“We are an urban Institute sitting in the center of a city that’s majority minority. We have a responsibility—particularly on the West End.”
Written by Sarah Kinbar | Photo by Mary Helen Nunn
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When Douglas Craddock, Jr. talks about his day-to-day experience working as Interim Vice President for Community Engagement at the University of Louisville, he describes it as an opportunity, not a job. His mindset is oriented to improving student, faculty, and community experiences within the constructs of the organization, and because he understands and navigates administrative pathways with ease, he’s able to focus on relationships.
“Some days consist of working with the deans of our colleges and understanding the needs and desires they have for their individual student bodies, supporting their units — whether it’s academic programming — working with a development officer to improve a program, or even addressing staff and faculty grievances,” he says. In a nutshell, he adds, he and his department create solutions “to make sure that people are being treated fairly and with empathy.”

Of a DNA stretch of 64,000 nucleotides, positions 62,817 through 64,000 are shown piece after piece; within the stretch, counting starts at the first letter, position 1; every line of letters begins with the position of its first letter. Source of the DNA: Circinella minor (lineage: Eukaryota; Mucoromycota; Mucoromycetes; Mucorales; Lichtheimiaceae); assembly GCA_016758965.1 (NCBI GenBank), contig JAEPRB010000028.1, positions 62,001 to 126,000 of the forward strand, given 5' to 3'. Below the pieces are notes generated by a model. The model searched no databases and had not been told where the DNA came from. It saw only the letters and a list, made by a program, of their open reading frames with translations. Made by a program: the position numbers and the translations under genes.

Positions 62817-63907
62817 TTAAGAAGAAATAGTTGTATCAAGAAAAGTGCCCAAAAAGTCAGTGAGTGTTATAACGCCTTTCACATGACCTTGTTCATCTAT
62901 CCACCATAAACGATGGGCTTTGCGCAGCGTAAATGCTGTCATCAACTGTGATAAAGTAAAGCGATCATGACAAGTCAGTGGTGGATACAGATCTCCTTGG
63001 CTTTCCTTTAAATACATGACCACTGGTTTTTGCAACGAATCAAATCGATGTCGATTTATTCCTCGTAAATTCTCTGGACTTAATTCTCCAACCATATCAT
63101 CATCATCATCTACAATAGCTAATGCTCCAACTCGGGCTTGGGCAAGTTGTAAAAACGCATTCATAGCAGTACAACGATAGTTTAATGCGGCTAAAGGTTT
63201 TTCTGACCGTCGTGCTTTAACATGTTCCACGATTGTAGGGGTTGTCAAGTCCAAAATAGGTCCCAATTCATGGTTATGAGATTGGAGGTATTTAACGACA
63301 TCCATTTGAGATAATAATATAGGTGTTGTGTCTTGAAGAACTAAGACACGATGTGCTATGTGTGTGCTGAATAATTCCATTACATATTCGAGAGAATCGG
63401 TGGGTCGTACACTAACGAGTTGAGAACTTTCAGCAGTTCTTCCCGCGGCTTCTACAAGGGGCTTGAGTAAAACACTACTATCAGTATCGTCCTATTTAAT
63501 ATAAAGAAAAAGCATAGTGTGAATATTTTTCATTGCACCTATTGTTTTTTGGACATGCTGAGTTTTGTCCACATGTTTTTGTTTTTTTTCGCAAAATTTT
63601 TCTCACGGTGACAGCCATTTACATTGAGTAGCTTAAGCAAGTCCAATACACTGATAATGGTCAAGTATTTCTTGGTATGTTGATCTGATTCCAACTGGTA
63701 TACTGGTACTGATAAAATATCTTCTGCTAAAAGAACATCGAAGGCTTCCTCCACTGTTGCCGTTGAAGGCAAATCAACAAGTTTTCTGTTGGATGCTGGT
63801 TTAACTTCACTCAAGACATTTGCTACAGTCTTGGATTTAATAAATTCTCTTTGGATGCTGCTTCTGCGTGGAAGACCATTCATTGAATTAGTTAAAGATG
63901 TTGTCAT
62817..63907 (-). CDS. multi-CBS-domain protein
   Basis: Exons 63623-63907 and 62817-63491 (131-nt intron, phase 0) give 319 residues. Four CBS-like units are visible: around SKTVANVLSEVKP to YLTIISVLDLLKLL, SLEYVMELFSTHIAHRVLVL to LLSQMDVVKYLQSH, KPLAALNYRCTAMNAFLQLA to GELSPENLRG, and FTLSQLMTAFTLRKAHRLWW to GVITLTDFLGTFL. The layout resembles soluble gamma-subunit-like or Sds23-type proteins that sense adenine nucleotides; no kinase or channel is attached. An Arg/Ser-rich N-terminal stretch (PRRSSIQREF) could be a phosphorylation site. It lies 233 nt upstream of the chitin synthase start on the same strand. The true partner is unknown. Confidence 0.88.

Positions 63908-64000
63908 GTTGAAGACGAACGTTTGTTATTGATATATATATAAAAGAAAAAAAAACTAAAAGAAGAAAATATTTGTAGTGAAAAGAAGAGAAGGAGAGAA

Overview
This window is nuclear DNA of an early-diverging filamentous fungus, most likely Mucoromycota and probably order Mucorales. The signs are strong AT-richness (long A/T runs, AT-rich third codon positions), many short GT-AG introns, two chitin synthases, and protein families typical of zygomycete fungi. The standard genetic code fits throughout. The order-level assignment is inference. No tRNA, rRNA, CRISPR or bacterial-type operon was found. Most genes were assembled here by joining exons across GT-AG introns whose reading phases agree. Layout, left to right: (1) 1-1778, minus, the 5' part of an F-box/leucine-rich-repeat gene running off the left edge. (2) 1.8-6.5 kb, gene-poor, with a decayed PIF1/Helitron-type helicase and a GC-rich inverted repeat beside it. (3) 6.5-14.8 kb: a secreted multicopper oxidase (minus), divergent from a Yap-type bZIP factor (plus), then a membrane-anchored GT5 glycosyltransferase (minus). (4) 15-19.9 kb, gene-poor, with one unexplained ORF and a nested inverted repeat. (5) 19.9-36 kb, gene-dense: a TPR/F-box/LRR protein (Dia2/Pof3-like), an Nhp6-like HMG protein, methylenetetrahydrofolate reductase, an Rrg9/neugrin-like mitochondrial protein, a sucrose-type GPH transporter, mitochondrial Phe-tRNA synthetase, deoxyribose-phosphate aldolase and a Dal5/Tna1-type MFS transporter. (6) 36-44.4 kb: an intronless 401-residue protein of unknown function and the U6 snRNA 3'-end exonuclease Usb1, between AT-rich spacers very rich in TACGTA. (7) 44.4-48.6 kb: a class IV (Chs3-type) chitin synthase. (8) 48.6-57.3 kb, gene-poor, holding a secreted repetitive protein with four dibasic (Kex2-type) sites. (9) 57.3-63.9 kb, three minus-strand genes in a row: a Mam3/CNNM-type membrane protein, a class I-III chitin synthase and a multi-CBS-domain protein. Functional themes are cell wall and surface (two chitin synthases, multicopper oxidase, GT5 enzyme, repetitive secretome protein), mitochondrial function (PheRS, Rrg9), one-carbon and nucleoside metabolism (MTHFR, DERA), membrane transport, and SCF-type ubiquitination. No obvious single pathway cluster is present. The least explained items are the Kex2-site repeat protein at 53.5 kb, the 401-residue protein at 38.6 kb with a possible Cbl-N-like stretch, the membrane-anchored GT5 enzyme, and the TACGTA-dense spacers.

Other days are spent moving throughout Louisville. These movements are purpose-driven. “One of our core pillars is that we are a community of care,” he says. “We are an urban Institute sitting in the center of a city that’s majority-minority. We have a responsibility — particularly on the West End.”
This rolls off the tongue, not as a rehearsed speech, but as an authentic accounting of how he lives and breathes. The strategic meetings he participates in quickly distill to action on a granular level.
Douglas is only a few years into his UofL journey. Having completed his doctoral work at the University of Alabama, he brought his talents to Louisville and a desire to uncover and deliver ways in which the university can improve and elevate the external community.
“I have the chance to be a part of the work we do around community-engaged research, the work we do around community service, and how we build partnerships and collaborations around teaching,” Douglas says.
“I’m the university’s bridge, our connection, our liaison between our internal community, which is our faculty, our students, and our staff, and our external community members and constituents, from our elementary, middle, and high schools to our nonprofit organizations that do great work throughout the city, all the way to our elected officials and anything in between.”